When Ashley's home pregnancy test reads positive one day, the semi-happy couple are joined by Ashley's mom Renee (Lisa Kovack), who will finally experience enough weird stuff going on in and around the house to put her foot down and demand Bill take action.  But will it be too late to save Ashley's unborn baby from her jealous, clinging ghost daughter?

What makes BLOOD CHILD watchable is the fact that writer-director Jennifer Phillips has embellished this rather simple story with such a non-stop string of shocks, stings, and spooky "gotchas" that some of them occasionally work, while the rest generate enough fun and interest to keep us watching.

The best scares come whenever the ghoulishly-grinning ghost girl appears lurking in a dark corner or under a couch in the middle of the night, or popping up behind someone's back in a mirror.  Of course, these moments don't work every time and aren't always pulled off that effectively, so it's all a bit hit and miss.

This is also true for the usual mysterious odors, loud noises, and other stuff that the typically skeptical characters dismiss with "it's just an old house" until enough freaky stuff happens to finally convince them.

The cast is adequately frantic even when their reactions don't make sense, as when an extremely disturbing experience is followed by a shot of everyone sitting around the dinner table.

The script just keeps barreling along despite all improbabilities, serving up more derivative ghostly goings-on to grab our attention until the usual ironically-downbeat ending.

There's a shocking bit of gore here and there, and plenty of creepy action that scarcely lets up.  There's isn't a lot of finesse to be found in BLOOD CHILD,  but horror fans not in an overly demanding mood should find it a pleasantly unpleasant diversion. 

Available Nationwide on Digital HD and Cable VOD


One of Shemp's Funniest 3 Stooges Scenes: "Sing a Song of Six Pants" (1947) (video)

"Sing a Song of Six Pants" (1947)

Shemp Howard is at his best in this memorable scene... the Three Stooges play the world's worst tailors.

I neither own nor claim any rights to this material.  Just having some fun with it.  Thanks for watching!


Monday, September 17, 2018

LOST CHILD -- DVD Review by Porfle

Capturing the green, light-dappled ambience of the Ozark backwoods in all its sometimes blissful, sometimes ominous solitude is just one of the things co-writer (with Tim Macy) and director Ramaa Mosley does to a turn in the quietly riveting psychological thriller LOST CHILD (2018).

Mosley also takes advantage of the local color in casting as well as giving us leads who convincingly portray these pastoral characters with hardly a hint of stereotyping.  The rich characterizations help propel the languidly-moving story which, in an almost stream of consciousness style, slowly swirls around us and draws us in like an undertow.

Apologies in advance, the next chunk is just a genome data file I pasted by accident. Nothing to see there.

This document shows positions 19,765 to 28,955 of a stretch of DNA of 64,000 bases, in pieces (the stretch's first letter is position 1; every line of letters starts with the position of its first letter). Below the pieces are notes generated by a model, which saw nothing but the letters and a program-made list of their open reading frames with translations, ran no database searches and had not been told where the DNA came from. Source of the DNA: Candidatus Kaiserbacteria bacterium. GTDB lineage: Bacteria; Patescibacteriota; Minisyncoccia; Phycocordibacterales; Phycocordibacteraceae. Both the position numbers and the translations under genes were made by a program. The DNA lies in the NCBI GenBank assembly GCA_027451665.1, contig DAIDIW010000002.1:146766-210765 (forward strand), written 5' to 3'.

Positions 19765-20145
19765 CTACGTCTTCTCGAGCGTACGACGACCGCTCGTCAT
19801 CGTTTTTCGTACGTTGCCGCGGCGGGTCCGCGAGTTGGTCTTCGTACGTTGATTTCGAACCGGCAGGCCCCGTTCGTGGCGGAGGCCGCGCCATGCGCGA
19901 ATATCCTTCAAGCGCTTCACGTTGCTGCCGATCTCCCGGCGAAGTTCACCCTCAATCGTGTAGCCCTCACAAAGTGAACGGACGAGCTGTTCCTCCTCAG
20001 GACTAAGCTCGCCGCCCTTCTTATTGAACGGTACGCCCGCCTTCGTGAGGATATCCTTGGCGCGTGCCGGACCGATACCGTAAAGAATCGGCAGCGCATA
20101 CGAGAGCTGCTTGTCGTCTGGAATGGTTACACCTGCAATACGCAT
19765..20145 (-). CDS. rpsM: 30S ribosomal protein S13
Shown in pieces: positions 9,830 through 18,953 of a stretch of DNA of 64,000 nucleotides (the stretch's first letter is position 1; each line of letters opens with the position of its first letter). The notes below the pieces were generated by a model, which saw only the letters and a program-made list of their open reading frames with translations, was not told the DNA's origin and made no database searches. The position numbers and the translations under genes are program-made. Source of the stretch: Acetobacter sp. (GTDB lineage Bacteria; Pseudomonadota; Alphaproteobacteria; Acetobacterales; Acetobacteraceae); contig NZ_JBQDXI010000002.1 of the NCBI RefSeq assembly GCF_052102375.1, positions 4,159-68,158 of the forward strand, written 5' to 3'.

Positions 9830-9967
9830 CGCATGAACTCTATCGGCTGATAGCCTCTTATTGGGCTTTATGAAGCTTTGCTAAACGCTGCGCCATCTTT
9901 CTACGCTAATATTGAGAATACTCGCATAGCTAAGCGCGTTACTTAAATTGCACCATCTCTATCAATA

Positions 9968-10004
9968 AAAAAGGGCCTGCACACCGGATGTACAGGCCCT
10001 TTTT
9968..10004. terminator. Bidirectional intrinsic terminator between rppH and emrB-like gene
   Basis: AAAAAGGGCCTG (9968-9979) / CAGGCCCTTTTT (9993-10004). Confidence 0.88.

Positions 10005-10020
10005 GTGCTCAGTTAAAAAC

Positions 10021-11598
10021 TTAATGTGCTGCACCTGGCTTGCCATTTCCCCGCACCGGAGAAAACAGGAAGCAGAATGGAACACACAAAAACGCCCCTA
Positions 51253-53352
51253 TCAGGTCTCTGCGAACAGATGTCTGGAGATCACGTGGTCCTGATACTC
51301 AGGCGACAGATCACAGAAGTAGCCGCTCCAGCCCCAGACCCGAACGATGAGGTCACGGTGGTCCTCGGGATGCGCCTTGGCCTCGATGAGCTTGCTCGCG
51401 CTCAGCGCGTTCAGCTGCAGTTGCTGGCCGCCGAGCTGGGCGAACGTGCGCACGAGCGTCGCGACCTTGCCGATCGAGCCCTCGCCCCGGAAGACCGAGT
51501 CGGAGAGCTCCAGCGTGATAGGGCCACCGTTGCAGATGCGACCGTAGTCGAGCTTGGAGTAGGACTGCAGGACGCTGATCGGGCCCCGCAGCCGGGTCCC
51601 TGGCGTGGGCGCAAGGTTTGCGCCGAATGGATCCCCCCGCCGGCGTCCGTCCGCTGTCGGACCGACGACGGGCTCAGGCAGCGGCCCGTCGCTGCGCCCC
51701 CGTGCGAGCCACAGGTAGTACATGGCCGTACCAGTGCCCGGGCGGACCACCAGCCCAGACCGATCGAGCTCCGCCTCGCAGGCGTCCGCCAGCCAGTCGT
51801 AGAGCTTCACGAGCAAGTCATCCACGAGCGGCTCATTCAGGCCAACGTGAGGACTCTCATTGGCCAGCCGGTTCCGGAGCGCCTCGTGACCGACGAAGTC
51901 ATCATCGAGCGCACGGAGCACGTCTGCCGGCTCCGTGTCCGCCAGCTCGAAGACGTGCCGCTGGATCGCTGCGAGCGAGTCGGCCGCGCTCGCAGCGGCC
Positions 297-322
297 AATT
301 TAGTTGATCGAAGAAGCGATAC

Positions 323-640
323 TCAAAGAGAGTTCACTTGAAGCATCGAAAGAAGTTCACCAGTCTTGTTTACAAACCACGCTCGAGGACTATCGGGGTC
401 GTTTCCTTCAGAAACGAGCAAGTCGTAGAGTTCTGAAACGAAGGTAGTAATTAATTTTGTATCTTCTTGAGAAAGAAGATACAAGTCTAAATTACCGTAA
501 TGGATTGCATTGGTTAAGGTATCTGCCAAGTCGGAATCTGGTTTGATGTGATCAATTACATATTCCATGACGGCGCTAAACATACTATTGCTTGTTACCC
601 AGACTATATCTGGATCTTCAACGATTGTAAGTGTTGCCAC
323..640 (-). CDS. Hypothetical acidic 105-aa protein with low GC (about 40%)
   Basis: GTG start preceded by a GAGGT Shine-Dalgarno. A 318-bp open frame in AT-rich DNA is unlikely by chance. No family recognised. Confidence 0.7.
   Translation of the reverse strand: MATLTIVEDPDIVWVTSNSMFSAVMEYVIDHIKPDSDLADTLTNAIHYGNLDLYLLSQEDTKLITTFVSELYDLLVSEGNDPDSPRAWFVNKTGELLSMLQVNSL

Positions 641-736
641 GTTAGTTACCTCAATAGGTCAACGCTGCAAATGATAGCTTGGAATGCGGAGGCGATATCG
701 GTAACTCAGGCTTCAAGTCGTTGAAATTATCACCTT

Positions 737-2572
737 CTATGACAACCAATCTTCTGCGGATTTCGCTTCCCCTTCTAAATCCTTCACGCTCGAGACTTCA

Leven Rambin (THE HUNGER GAMES) plays Fern, seperated from her brother Billy after a childhood trauma and now, after fifteen years in the military, returning home to search for her errant brother.  Haunted by PTSD and unsure about her future, she moves into her deceased father's backwoods hovel and tries to track Billy down when she isn't boozing herself into forgetfulness and looking for love in all the wrong places.

The film takes its time settling us into a laconic pace that gives things plenty of time to unfold.  Some of these include Fern's encounters with a shotgun-wielding hermit who orders her away from his crumbling shack and another isolated loner who likes to start fires.  His knowledge of local supernatural legends will come into play later on in a big way.

Just when we've been properly acclimated to LOST CHILD's aura of slow-burning tension, out of the shadowy woods comes the title child, a scruffy but sweetly needy little boy named Cecil (Landon Edwards).  Cecil seems to have no home or family, at least none he cares to divulge, but in no time he latches onto Fern with a heartrending hint of desperation.

The last thing Fern wants is a dependant, but she takes him in for the night and, after some encouragement by young social worker Mike (Jim Parrack, SUICIDE SQUAD, "True Blood"), with whom she recently shared a one-night stand, lets him live with her until a foster family can be found.

The story starts getting really good when the more superstitious locals inform Fern of the legend of the "Tatterdemalion", a childlike forest wraith who latches onto people and drains them of their lifeforce.  Her growing affection for the boy clashes with an even stronger suspicion that the stories are true when she starts getting sick and other strange things start to happen.

What could've easily devolved into a lower-grade horror story is deftly handled here, with touching human drama intermingling with the constant presence of an eerie, unsettling unknown that gradually settles in until we start feeling those tingly chills.

It's a delicate balance, and one which director Mosley manages to maintain with the help of a top-notch cast.  Especially impressive is young Landon Edwards in his screen debut as Cecil--he nails the role with utter conviction and a natural intuitiveness.

His exchanges with the equally talented Leven Rambin as imperfect but likable Fern, whether they're bonding emotionally or clashing over his strange, inexplicable behavior at times are richly compelling.  As for the rest of the cast, their effortless authenticity offers unyielding support.

The DVD from Breaking Glass Pictures is in 2.39:1 widescreen with English Dolby 5.1 sound. Closed captioned but not subtitled.  Extras include four behind-the-scenes featurettes and trailers for this and other Breaking Glass releases.

LOST CHILD works as a creepy campfire tale at times, but one that leads us through a gamut of feelings and impressions.  It's ultimately an engaging human story that's light and dark in turn, like a nightmare that's so captivating that you'd rather see how it plays out than wake up from it.

THEATRICAL: September 14, 2018
New York - Cinema Village
Los Angeles - Laemmle Monica
Missouri - Glass Sword

DVD/VOD RELEASE: September 18, 2018